Stop-gap measures to protect communities and housing during the pandemic are potentially delaying a an inevitable crisis. Brussels Morning explores examples in London and Lisbon.
London (Brussels Morning) London is well known for its multicultural tapestry with entire streets and postcodes dedicated to rich and unapologetic expressions of South Asian, African, Caribbean and Middle Eastern traditions — the food, textiles and other cultural fare forming the heart of communities, built over time.
The Latin community may not have the same long association with Britain’s most well-known melting pots, some of which arose in the late 19th century, but with decades of new migration it is fast becoming known as one growing in the UK and that is potentially vulnerable. Recent events have seen spaces that have become community stalwarts, taken away and placed under threat.
Stop-gap measures to stem the financial impact of COVID-19 could now be delaying the inevitable demise of the remaining hub of the Latin community in London, giving way to new housing developments grown out of market forces that have plagued cities throughout Europe. The pandemic, some say, could be incubating a crisis waiting to happen.
Internationally, reports have covered one particular corner of Britain’s capital that serves the UK’s Latin American diaspora — Pueblito Paisa, also known as the Latin Village, a market with a high concentration of shops and businesses owned or run by Latin diaspora in Seven Sisters, North London.
The high-profile regeneration programme that would see the market closed during redevelopment has even gained the attention of the UN, with an intervention warning that the compulsory purchase order (CPO) — a legal function in the UK that forces through the sale of land or property irrespective of consent — of the market would have a “deleterious impact on the dynamic cultural life of the diverse people in the area”. Regardless, the CPO was approved by the government in 2019.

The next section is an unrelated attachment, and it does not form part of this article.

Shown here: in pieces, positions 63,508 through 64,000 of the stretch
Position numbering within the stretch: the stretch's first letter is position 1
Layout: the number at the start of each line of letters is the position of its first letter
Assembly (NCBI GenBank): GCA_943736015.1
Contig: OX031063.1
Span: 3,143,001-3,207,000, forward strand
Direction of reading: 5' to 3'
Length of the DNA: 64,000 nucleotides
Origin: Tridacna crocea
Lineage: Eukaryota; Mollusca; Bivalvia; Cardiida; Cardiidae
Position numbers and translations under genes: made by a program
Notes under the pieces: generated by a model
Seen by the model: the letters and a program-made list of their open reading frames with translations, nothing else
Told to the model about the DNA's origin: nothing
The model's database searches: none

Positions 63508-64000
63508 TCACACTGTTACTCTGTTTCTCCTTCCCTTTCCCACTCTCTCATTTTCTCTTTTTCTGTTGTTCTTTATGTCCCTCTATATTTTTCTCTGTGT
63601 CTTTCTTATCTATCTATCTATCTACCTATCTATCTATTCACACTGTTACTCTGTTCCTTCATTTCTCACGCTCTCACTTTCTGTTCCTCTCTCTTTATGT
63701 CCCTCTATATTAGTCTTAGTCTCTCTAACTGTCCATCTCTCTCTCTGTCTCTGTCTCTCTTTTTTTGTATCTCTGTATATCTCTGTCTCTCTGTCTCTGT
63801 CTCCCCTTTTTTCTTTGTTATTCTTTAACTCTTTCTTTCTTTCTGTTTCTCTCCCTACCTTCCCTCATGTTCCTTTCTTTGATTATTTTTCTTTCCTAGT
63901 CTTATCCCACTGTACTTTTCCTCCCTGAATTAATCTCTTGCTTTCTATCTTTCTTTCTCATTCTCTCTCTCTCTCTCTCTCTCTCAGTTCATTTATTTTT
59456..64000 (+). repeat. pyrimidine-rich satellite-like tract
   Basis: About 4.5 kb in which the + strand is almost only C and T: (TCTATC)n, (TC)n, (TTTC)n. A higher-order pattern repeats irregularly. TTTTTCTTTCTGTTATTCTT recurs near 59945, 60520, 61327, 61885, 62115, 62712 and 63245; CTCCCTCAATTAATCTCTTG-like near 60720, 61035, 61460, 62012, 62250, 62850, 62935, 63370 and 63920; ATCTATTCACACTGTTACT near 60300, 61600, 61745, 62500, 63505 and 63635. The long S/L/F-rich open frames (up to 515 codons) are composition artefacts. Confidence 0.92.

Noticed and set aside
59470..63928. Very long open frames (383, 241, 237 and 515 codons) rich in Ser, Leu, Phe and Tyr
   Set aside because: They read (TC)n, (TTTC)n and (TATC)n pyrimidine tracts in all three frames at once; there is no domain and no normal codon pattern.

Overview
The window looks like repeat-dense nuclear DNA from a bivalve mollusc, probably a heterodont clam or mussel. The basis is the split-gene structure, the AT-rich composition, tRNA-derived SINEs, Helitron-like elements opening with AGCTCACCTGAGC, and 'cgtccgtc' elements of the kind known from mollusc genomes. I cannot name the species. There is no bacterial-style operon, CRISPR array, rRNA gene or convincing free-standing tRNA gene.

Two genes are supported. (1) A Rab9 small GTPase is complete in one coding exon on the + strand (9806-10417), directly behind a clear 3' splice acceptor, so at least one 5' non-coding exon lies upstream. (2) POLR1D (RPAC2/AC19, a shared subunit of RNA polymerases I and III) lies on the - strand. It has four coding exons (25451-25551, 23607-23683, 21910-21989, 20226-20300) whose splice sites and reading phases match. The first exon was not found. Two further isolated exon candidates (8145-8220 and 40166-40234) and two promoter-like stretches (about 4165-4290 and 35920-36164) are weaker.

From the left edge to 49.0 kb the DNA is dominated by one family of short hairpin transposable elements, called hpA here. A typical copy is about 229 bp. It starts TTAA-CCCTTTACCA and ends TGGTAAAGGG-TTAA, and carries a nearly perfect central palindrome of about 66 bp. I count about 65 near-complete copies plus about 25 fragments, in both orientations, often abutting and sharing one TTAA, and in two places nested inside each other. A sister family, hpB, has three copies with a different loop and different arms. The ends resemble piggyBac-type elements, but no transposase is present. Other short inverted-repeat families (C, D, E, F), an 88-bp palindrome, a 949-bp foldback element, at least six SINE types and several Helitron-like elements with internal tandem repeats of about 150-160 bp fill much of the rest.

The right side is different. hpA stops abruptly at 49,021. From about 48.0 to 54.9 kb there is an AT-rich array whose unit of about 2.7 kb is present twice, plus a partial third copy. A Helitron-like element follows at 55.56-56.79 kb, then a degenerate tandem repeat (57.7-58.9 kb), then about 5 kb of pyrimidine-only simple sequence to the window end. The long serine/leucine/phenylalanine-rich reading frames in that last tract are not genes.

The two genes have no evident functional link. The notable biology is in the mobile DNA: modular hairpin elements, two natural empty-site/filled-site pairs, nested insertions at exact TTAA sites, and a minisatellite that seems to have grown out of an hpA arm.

“The UN cannot force the government to do something, they can only advise and explain why [a people] have been mistreated and why this is a human rights violation”, said Victoria Alvarez, one of the traders in the market and campaigners who say the redevelopment would result in traders losing their business due to inevitably higher rents.
A planning obligation, however, has compelled Grainger, the private developer gifted the regeneration contracts, to fulfil certain conditions. Business owners and Grainger have been involved in ongoing consultations with stakeholders to iron out the move to a temporary location, one that might benefit the traders, rather than placing them at risk of losing trade.
A pan European problem
In many ways, issues around Pueblito Paisa replicate similar stories, not just around London or the UK, but across Europe. Schemes to reinvigorate less invested-in areas and commerce have all led to the gentrification process that causes displacement. Even tech innovations like Airbnb have triggered rental increases in many locales like Lisbon, Portugal.
European states have responded in varying ways — rent freezes in Berlin, Germany and a draft housing bill in Portugal that promises housing for all. Solidarity movements and working groups have also emerged in trying to assert a Europe-wide solution.
The pandemic, however, has made more prominent the inequality in housing policy, say experts. On one hand this has forced stop -gap measures to protect people from losing their homes. On the other hand, there are fears these will delay the inevitable. The overarching urgency is for changes to be made at a policy level to prevent systemic harm.